THE THREE LANGUAGES
An aged count once lived in Switzerland, who had an only son, but he
was stupid, and could learn nothing. Then said the father: 'Hark you,
my son, try as I will I can get nothing into your head. You must go
from hence, I will give you into the care of a celebrated master, who
shall see what he can do with you.' The youth was sent into a strange
town, and remained a whole year with the master. At the end of this
time, he came home again, and his father asked: 'Now, my son, what
have you learnt?' 'Father, I have learnt what the dogs say when they
bark.' 'Lord have mercy on us!' cried the father; 'is that all you
have learnt? I will send you into another town, to another master.'
The youth was taken thither, and stayed a year with this master
likewise. When he came back the father again asked: 'My son, what have
you learnt?' He answered: 'Father, I have learnt what the birds say.'
Then the father fell into a rage and said: 'Oh, you lost man, you have
spent the precious time and learnt nothing; are you not ashamed to
appear before my eyes? I will send you to a third master, but if you
learn nothing this time also, I will no longer be your father.' The
youth remained a whole year with the third master also, and when he
came home again, and his father inquired: 'My son, what have you
learnt?' he answered: 'Dear father, I have this year learnt what the
frogs croak.' Then the father fell into the most furious anger, sprang
up, called his people thither, and said: 'This man is no longer my
son, I drive him forth, and command you to take him out into the
forest, and kill him.' They took him forth, but when they should have
killed him, they could not do it for pity, and let him go, and they
cut the eyes and tongue out of a deer that they might carry them to
the old man as a token.
The youth wandered on, and after some time came to a fortress where he
begged for a night's lodging. 'Yes,' said the lord of the castle, 'if
you will pass the night down there in the old tower, go thither; but I
warn you, it is at the peril of your life, for it is full of wild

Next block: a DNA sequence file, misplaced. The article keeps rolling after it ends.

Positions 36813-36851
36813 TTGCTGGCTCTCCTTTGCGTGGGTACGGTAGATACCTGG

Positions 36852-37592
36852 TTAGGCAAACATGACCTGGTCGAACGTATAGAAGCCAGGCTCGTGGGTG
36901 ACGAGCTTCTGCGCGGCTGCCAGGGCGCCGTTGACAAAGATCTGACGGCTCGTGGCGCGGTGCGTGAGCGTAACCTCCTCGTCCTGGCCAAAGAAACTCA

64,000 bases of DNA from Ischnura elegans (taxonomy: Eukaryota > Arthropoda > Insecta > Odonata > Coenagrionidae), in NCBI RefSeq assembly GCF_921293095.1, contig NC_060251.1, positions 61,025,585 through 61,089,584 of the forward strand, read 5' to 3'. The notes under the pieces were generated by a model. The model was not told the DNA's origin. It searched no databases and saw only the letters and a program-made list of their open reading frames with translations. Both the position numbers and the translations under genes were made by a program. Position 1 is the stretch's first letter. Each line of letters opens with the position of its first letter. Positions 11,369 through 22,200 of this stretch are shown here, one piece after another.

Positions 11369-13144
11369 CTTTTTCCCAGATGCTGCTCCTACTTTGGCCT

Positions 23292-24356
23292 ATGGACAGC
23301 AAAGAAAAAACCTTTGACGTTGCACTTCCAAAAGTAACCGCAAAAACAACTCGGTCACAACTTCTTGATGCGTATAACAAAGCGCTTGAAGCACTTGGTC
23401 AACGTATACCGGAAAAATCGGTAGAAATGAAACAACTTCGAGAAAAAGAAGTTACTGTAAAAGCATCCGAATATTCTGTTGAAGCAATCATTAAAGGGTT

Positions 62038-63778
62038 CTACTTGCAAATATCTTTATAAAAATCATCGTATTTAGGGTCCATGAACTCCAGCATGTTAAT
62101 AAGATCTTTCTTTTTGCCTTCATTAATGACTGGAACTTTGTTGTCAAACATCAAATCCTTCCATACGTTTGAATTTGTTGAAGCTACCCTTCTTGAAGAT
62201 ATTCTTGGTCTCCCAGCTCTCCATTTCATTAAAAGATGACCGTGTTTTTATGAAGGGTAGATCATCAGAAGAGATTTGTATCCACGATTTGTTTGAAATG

dogs, which bark and howl without stopping, and at certain hours a man
has to be given to them, whom they at once devour.' The whole district
was in sorrow and dismay because of them, and yet no one could do
anything to stop this. The youth, however, was without fear, and said:
'Just let me go down to the barking dogs, and give me something that I
can throw to them; they will do nothing to harm me.' As he himself
would have it so, they gave him some food for the wild animals, and
led him down to the tower. When he went inside, the dogs did not bark
at him, but wagged their tails quite amicably around him, ate what he
set before them, and did not hurt one hair of his head. Next morning,
to the astonishment of everyone, he came out again safe and unharmed,
and said to the lord of the castle: 'The dogs have revealed to me, in
their own language, why they dwell there, and bring evil on the land.
They are bewitched, and are obliged to watch over a great treasure
which is below in the tower, and they can have no rest until it is
taken away, and I have likewise learnt, from their discourse, how that
is to be done.' Then all who heard this rejoiced, and the lord of the
castle said he would adopt him as a son if he accomplished it
successfully. He went down again, and as he knew what he had to do, he
did it thoroughly, and brought a chest full of gold out with him. The
howling of the wild dogs was henceforth heard no more; they had
disappeared, and the country was freed from the trouble.
After some time he took it in his head that he would travel to Rome.
On the way he passed by a marsh, in which a number of frogs were
sitting croaking. He listened to them, and when he became aware of
what they were saying, he grew very thoughtful and sad. At last he
arrived in Rome, where the Pope had just died, and there was great
doubt among the cardinals as to whom they should appoint as his
successor. They at length agreed that the person should be chosen as
pope who should be distinguished by some divine and miraculous token.
And just as that was decided on, the young count entered into the
church, and suddenly two snow-white doves flew on his shoulders and
remained sitting there. The ecclesiastics recognized therein the token
from above, and asked him on the spot if he would be pope. He was
undecided, and knew not if he were worthy of this, but the doves
counselled him to do it, and at length he said yes. Then was he
anointed and consecrated, and thus was fulfilled what he had heard
from the frogs on his way, which had so affected him, that he was to
be his Holiness the Pope. Then he had to sing a mass, and did not know
one word of it, but the two doves sat continually on his shoulders,
and said it all in his ear.
From "Grimm's Fairy Tales" by Jakob Grimm (1785 -1863) and Wilhelm
Grimm (1786-1859) -- translated from "Kinder und Hausmarchen"
("Nursery and Household Tales") by Edgar Taylor and Marian Edwardes.